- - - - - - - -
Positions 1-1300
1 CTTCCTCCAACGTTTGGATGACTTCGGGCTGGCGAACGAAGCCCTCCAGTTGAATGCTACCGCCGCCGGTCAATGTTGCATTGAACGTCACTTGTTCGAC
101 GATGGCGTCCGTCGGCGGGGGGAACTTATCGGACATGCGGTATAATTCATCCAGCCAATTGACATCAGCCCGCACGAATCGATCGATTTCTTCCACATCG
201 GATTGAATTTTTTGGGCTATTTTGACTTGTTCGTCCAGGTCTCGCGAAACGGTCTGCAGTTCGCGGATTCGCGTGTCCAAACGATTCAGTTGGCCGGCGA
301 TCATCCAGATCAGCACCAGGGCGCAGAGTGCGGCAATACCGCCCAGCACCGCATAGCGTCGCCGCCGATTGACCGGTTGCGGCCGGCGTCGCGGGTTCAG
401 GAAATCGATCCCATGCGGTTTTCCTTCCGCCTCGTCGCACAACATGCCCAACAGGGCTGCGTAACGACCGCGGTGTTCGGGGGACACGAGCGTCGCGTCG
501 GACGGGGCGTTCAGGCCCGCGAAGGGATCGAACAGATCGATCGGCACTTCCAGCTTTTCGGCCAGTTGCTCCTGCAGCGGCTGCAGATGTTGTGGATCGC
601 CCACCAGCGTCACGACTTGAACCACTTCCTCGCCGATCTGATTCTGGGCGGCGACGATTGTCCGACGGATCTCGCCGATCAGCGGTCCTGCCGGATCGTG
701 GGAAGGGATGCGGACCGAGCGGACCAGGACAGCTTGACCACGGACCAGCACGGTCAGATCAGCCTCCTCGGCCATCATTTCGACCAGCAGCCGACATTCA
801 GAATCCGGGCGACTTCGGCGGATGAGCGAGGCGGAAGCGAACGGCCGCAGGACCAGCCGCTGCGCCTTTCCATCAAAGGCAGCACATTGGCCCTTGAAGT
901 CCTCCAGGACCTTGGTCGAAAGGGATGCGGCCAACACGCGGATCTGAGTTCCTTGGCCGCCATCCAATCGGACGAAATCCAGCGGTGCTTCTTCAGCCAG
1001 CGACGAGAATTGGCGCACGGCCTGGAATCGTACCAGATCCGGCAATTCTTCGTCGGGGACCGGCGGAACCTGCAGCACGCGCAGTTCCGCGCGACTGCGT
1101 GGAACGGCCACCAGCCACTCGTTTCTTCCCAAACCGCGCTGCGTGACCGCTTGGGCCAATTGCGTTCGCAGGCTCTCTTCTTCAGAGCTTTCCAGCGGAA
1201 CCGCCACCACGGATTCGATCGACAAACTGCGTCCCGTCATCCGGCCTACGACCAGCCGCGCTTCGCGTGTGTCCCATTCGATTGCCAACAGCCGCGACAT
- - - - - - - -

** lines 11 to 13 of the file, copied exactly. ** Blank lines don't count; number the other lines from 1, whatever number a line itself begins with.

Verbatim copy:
901 CCTCCAGGACCTTGGTCGAAAGGGATGCGGCCAACACGCGGATCTGAGTTCCTTGGCCGCCATCCAATCGGACGAAATCCAGCGGTGCTTCTTCAGCCAG
1001 CGACGAGAATTGGCGCACGGCCTGGAATCGTACCAGATCCGGCAATTCTTCGTCGGGGACCGGCGGAACCTGCAGCACGCGCAGTTCCGCGCGACTGCGT
1101 GGAACGGCCACCAGCCACTCGTTTCTTCCCAAACCGCGCTGCGTGACCGCTTGGGCCAATTGCGTTCGCAGGCTCTCTTCTTCAGAGCTTTCCAGCGGAA